…for South Africans
I’ve been in Malawi for a while now and during this time, fellow South Africans have been asking me some questions about Malawi. Honestly, these are questions I wish I could have had answers to, over a year ago before I bought that one-way bus ticket. After spending about 21 months in Malawi I feel like I am in a position, at least from a tourist perspective, to answer some of these questions.
One of the questions I get asked a lot is, “Is it safe?” I understand why this would be more important to South Africans if you consider the violent nature of our own country. But having lived in Malawi for some time, I am learning that Malawi is safe for tourists. Of course, every country has its issues with crime but you only have to worry about making sure that your immediate surroundings are safe as you travel around the country.
I’ve travelled through Malawi using buses, minibus taxis, bicycle and motorbike taxis. I’ve even hitchhiked, which is a very popular means of travelling between cities in Malawi. Motorists give lifts to strangers so that they will save money on fuel. There are no safety concerns, but just caution that people should always remain vigilant.
I have dealt with other practical questions below:
- Do I need a Visa to Travel to Malawi?
No. You’ll be very pleased to know that South Africans do not need a visa to travel to Malawi. Make sure that you have at least 6 months remaining on your passport. Upon arrival you will be issued with a 30-day visitor’s permit which can be extended to an additional 60 days, thereby giving you 90 days in total should you wish to slow down your travel pace. Believe me, Malawi will do that to you. While in you are Malawi you might want to travel to neighbouring Mozambique, Zambia or Tanzania where South Africans do not need a visa to travel.
- What vaccinations do I need before I can travel to Malawi?
There are no compulsory vaccinations required before you travel to Malawi, but you are advised to take malaria prophylaxis. Malawi is a high-risk area for Malaria, especially during rainy season (November – April) and you will most certainly need to bring a mosquito repellent. Most hotels and lodges provide nets for your safety and convenience. With all that protection you should be okay, but if you do contract malaria, Malawian hospitals are sufficiently resourced to handle Malaria cases. As soon as you feel a fever or any malaria symptoms, go to the nearest hospital or clinic. Additional vaccinations that you will need are Typhoid Fever, Hepatitis A, B and Polio.
Malawi has been very fortunate that the Covid numbers have been low, compared to South Africa. This is no reason to be complacent about it. As of 29 October, 2021 Malawi has had a total of 61 782, with 57 244 recoveries. Currently, there is a national 00:00 curfew in place and all restaurants and clubs are expected to close well before curfew. Some places are opening earlier to allow their patrons time to socialise with enough time before curfew. Tourist hotspots tend to be less populated compared to the cities which usually have more economic activity.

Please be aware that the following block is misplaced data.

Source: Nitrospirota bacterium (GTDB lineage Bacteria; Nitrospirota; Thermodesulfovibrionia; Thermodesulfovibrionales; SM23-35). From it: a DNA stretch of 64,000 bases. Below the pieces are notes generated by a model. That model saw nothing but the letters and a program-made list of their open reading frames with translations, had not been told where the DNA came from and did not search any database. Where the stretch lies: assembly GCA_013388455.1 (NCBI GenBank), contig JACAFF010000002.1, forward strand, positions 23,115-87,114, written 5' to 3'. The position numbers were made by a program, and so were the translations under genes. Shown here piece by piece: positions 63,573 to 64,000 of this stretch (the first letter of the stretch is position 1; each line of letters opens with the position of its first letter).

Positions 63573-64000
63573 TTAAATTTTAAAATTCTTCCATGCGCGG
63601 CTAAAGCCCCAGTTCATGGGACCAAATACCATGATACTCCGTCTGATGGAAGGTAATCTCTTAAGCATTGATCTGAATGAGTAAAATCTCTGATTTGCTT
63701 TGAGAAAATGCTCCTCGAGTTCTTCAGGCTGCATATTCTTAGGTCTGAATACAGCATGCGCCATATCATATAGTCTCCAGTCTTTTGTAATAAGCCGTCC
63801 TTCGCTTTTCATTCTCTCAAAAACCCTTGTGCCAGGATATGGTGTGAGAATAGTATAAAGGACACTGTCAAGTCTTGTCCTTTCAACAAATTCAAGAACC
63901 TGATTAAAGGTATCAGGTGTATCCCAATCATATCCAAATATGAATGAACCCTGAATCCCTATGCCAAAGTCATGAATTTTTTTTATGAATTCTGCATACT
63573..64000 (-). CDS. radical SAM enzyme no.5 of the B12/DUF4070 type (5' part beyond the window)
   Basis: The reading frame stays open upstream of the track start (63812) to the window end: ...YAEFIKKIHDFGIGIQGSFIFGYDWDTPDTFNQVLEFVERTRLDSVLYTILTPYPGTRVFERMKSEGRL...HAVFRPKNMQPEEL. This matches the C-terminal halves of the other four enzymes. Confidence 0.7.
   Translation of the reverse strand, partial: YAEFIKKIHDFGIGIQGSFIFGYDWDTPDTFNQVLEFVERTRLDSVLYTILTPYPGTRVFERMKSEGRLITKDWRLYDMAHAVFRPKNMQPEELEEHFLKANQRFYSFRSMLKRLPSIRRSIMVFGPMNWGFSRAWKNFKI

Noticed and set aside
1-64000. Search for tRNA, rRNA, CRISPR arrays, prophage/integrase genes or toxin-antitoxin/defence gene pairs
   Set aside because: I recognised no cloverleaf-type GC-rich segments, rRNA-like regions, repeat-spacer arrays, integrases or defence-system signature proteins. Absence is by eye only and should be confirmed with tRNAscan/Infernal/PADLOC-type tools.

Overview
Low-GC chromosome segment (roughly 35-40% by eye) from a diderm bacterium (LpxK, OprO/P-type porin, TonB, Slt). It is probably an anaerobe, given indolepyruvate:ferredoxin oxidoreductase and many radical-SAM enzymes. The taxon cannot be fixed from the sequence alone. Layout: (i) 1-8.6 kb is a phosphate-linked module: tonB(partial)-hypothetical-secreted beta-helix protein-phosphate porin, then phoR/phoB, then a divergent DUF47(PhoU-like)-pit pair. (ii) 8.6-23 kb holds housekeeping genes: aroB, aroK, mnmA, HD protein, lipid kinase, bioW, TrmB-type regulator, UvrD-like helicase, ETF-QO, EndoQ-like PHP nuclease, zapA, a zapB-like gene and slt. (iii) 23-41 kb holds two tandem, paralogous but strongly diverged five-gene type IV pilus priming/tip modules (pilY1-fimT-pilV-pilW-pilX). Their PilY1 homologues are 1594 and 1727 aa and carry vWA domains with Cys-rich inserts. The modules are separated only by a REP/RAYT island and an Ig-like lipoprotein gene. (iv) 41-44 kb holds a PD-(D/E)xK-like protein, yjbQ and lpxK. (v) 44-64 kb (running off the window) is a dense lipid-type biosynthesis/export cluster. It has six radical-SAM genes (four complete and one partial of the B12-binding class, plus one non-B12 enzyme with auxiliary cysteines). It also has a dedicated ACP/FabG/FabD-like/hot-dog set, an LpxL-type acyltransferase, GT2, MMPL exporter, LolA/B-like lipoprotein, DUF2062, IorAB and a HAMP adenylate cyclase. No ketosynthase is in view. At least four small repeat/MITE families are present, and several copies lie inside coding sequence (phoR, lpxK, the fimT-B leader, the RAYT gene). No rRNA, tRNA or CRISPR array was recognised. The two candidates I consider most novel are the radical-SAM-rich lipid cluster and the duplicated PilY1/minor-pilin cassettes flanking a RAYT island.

All Malawian borders are open and travellers arriving in Malawi are expected to be in possession of a negative PCR test taken within 72 hours of arrival. Travellers showing signs of infection may be tested and quarantined until test results return. Should the test be positive, travellers will be sent to a government facility for treatment.
- Do I need a yellow fever certificate?
Not necessarily. Malawi doesn’t require you to have a yellow fever certificate before you enter but if you have travelled to a high-risk area for yellow fever you are advised to have your certificate handy, especially if you would like to go travel to Tanzania where the yellow fever certificate is required. To ensure that your travels are stress-free, get vaccinated for yellow fever and always have your certificate as close to your passport as possible.
- Do I need travel insurance?
Yes! This is not only specific to Malawi, you always have to buy travel insurance when you travel. Malawi is an adventure destination and during your travels, you might take part in outdoor activities like hiking, camping, kayaking, snorkeling etc. And should you meet the misfortune of an accident and need to be evacuated by air or repatriated home, you shouldn’t need to pay out of pocket for this. Therefore, before you travel, look into travel insurance and make sure you are covered. Some banks offer free travel insurance to their clients.
- When is a good time to travel to Malawi?
If you are planning to take advantage of the country’s sunny weather, beaches and water activities, do not plan your holiday during Malawi’s rainy season. When is Malawi’s rainy season? It starts around November ending in April. The rain can be relentless during this time, with days of grey skies and flooding in low lying areas. The country’s autumn and winter seasons have lower temperatures of about 16 ºC in the mornings 26ºC in the afternoons. The lakeshore is relatively warmer even during the cooler seasons. This is also the season when your chances of contracting malaria decrease significantly.
- What transport options can I use to get to Malawi?